Over a Thousand Years Ago, Weavers Displayed Amazing Technical Skill

Tiraz (inscribed textile) Fragment, Egypt, 981/371 A.H. Linen and silk plain weave and tapestry 15 1/2 27 1/4 in. (39.37 x 69.21 cm) The Madina Collection of Islamic Art, gift of Camilla Chandler Frost M.2002.1.30

At first glance, this Tiraz fragment, currently on display in Gifts of the Sultan, might be mistaken for having an embroidered or painted inscription (read from right to left; the bottom row is upside down). Closer inspection reveals that letters were formed during the weaving process using the tapestry weaving technique.

So what is the tapestry weaving technique? Like a plain weave—the simplest of all weaving techniques—a tapestry weave involves weft yarns going over one warp, under one warp. Tapestry is a variation of plain weave where colored wefts still go “over one, under one,” but they are packed so closely together that the warps are completely covered.

Look closely at the back of this textile and see the fine cream-colored wefts floating behind the brown and cream tapestry woven letters. A few of the warps also float behind, assuring that the bulky tapestry weave fits perfectly in place. These “floats” are picked up again after the letter is woven and weaving the cream background resumes.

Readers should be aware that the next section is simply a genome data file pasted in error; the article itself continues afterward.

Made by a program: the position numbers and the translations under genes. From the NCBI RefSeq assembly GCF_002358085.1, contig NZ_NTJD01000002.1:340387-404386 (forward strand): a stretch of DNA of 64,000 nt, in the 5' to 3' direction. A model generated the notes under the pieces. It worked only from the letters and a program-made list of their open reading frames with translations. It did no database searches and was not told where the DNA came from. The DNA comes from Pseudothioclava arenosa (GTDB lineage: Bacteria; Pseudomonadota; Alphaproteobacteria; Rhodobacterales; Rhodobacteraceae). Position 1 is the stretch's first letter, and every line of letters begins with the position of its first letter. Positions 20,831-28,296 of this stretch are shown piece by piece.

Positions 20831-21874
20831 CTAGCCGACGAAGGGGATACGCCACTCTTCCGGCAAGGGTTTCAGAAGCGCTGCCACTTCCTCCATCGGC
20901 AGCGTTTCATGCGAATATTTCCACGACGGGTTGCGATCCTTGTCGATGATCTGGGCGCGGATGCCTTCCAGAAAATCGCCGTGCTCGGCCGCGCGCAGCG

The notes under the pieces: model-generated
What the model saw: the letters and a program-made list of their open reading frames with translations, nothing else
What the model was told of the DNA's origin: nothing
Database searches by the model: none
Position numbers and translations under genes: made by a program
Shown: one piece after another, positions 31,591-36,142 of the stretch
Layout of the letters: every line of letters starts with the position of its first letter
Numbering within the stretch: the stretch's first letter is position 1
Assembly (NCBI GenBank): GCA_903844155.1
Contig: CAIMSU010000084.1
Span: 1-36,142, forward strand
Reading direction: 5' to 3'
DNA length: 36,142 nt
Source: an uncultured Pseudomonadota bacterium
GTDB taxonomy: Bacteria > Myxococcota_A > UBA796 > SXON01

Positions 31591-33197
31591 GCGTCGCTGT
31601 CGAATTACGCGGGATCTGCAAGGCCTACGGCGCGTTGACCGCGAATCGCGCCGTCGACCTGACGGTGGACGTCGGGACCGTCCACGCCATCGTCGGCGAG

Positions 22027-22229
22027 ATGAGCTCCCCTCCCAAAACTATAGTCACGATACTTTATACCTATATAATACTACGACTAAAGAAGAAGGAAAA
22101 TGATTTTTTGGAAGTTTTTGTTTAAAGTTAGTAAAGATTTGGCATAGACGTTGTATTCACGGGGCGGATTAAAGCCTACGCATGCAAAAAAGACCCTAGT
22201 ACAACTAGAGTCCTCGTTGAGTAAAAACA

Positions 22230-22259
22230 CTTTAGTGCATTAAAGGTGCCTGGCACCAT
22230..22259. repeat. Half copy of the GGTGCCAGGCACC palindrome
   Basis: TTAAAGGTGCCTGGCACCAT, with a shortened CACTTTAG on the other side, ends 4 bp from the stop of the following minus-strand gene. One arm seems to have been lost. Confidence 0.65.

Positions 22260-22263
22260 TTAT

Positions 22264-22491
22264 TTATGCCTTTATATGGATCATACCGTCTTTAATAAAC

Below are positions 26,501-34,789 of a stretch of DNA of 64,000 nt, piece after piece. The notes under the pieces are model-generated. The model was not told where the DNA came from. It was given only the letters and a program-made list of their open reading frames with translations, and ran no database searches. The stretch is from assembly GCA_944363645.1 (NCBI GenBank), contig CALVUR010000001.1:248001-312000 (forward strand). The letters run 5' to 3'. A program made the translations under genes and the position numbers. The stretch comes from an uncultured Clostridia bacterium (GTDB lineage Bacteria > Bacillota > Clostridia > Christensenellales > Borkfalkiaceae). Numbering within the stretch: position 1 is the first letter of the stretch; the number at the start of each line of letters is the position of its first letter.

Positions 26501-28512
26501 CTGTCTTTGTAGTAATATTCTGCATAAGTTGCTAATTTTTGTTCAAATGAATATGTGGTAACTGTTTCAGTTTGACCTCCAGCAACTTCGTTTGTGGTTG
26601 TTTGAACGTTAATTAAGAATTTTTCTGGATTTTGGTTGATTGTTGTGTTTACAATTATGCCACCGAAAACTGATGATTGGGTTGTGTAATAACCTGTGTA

front (each mark measures 1 mm)




front (each mark measures 1 mm)



This textile is too delicate to sew through with a needle and thread, so the question is, how to hang it on the wall? This is one of only a small number of textiles at LACMA that is displayed using a pressure mount. The textile is placed on a padded surface and a UV-filtering acrylic glazing (a generic term for Plexiglas) is placed directly on top of the textile and secured.

There are several reasons why this technique is used as a last resort. Since reversibility is always desirable, one of the challenges with acrylic glazing is the build-up of static electricity. When lifting off the glazing, the textile can cling to it or crumple up—and no one wants to see that happen!

Catherine C. McLean, Conservation Center

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